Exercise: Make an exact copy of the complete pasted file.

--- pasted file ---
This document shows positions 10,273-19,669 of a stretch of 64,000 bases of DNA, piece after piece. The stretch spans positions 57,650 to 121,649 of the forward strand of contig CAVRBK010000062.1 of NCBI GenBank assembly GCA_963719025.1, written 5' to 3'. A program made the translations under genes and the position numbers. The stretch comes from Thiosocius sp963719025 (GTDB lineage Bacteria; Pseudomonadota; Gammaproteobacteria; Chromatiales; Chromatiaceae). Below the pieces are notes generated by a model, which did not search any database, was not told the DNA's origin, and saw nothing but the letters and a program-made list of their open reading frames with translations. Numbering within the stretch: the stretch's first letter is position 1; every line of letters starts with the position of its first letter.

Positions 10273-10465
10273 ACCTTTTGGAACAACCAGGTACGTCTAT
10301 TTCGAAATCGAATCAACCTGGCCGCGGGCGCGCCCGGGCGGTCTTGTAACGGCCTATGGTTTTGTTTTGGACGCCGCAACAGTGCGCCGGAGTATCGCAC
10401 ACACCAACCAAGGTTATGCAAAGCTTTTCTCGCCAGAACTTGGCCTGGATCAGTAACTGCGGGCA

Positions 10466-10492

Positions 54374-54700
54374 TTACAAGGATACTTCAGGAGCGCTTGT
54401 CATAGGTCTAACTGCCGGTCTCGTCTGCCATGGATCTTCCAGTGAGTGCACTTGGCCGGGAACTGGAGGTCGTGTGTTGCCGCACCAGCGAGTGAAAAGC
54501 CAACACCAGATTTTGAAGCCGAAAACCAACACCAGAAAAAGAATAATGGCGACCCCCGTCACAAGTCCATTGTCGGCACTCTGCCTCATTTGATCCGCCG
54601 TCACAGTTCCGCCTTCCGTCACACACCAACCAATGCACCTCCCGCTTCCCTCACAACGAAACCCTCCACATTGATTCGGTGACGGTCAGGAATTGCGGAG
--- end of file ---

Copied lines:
This document shows positions 10,273-19,669 of a stretch of 64,000 bases of DNA, piece after piece. The stretch spans positions 57,650 to 121,649 of the forward strand of contig CAVRBK010000062.1 of NCBI GenBank assembly GCA_963719025.1, written 5' to 3'. A program made the translations under genes and the position numbers. The stretch comes from Thiosocius sp963719025 (GTDB lineage Bacteria; Pseudomonadota; Gammaproteobacteria; Chromatiales; Chromatiaceae). Below the pieces are notes generated by a model, which did not search any database, was not told the DNA's origin, and saw nothing but the letters and a program-made list of their open reading frames with translations. Numbering within the stretch: the stretch's first letter is position 1; every line of letters starts with the position of its first letter.

Positions 10273-10465
10273 ACCTTTTGGAACAACCAGGTACGTCTAT
10301 TTCGAAATCGAATCAACCTGGCCGCGGGCGCGCCCGGGCGGTCTTGTAACGGCCTATGGTTTTGTTTTGGACGCCGCAACAGTGCGCCGGAGTATCGCAC
10401 ACACCAACCAAGGTTATGCAAAGCTTTTCTCGCCAGAACTTGGCCTGGATCAGTAACTGCGGGCA

Positions 10466-10492

Positions 54374-54700
54374 TTACAAGGATACTTCAGGAGCGCTTGT
54401 CATAGGTCTAACTGCCGGTCTCGTCTGCCATGGATCTTCCAGTGAGTGCACTTGGCCGGGAACTGGAGGTCGTGTGTTGCCGCACCAGCGAGTGAAAAGC
54501 CAACACCAGATTTTGAAGCCGAAAACCAACACCAGAAAAAGAATAATGGCGACCCCCGTCACAAGTCCATTGTCGGCACTCTGCCTCATTTGATCCGCCG
54601 TCACAGTTCCGCCTTCCGTCACACACCAACCAATGCACCTCCCGCTTCCCTCACAACGAAACCCTCCACATTGATTCGGTGACGGTCAGGAATTGCGGAG